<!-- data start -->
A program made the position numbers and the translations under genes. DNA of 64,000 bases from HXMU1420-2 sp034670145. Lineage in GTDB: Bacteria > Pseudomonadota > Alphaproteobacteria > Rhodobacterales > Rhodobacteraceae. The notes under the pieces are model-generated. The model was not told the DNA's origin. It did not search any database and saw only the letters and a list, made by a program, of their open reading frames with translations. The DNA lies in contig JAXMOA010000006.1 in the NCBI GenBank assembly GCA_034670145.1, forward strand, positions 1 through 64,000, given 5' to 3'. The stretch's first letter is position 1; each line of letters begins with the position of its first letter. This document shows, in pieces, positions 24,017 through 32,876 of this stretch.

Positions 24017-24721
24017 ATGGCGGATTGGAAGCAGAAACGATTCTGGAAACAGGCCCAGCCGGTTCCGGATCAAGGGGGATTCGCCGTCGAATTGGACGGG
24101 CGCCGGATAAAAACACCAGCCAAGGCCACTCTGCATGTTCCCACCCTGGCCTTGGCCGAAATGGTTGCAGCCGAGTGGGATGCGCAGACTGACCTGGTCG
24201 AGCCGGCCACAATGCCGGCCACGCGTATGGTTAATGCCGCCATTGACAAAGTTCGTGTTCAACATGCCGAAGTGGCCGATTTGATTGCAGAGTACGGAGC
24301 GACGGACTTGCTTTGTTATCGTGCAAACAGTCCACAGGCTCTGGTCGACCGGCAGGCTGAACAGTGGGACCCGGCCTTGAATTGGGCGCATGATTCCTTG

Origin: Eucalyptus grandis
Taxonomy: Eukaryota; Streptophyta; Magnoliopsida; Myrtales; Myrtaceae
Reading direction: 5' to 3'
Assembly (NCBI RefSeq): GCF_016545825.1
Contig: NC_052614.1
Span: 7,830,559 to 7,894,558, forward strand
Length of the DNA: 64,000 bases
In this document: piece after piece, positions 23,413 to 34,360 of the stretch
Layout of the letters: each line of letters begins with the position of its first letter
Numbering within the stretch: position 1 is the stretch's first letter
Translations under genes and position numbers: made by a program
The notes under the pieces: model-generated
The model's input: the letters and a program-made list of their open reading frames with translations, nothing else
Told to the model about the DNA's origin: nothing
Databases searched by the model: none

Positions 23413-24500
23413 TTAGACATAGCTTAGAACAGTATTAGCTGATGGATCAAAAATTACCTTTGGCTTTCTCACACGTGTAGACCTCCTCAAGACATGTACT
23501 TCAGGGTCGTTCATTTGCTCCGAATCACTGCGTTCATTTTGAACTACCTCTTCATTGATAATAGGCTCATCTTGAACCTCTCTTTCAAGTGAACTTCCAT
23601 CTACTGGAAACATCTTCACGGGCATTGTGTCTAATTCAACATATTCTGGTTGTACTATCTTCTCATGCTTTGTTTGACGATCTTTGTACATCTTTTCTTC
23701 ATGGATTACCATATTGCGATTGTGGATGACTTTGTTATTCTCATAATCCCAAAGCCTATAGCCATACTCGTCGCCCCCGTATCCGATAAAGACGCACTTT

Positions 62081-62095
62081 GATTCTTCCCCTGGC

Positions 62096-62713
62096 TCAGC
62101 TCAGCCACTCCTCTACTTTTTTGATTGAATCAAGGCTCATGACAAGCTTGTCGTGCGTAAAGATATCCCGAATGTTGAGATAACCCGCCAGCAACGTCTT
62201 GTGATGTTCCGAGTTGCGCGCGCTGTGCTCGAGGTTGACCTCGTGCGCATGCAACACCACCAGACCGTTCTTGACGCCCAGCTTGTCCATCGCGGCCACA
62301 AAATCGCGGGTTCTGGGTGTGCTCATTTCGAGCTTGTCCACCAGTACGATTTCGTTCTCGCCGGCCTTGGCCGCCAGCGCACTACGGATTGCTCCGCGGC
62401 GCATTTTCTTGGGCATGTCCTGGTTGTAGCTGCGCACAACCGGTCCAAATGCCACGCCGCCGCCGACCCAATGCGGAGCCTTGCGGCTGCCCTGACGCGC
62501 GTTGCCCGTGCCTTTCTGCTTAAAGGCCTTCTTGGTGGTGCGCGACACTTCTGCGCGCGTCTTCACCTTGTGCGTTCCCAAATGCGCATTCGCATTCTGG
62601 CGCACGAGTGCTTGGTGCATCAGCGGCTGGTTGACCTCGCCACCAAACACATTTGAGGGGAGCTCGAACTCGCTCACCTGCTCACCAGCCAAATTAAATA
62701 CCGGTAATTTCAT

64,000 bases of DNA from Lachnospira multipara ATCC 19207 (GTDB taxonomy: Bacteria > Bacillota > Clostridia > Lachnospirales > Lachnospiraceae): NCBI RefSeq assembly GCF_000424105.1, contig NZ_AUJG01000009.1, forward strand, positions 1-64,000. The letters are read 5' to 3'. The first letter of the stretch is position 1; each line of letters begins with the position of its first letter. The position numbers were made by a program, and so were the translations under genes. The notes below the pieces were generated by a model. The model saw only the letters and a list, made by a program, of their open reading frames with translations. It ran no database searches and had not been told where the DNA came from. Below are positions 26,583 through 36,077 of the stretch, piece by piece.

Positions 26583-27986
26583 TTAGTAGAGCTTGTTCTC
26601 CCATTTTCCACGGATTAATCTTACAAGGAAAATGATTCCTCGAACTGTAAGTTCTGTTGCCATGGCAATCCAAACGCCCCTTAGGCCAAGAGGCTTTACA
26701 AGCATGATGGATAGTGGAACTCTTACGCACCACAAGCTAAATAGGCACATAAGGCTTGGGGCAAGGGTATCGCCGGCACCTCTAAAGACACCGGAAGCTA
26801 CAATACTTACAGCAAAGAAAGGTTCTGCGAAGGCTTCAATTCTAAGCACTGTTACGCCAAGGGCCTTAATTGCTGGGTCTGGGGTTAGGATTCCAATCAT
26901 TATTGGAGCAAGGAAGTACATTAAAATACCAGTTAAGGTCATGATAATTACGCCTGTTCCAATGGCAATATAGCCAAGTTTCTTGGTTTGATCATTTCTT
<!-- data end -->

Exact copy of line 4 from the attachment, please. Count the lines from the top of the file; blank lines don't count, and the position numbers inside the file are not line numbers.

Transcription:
24101 CGCCGGATAAAAACACCAGCCAAGGCCACTCTGCATGTTCCCACCCTGGCCTTGGCCGAAATGGTTGCAGCCGAGTGGGATGCGCAGACTGACCTGGTCG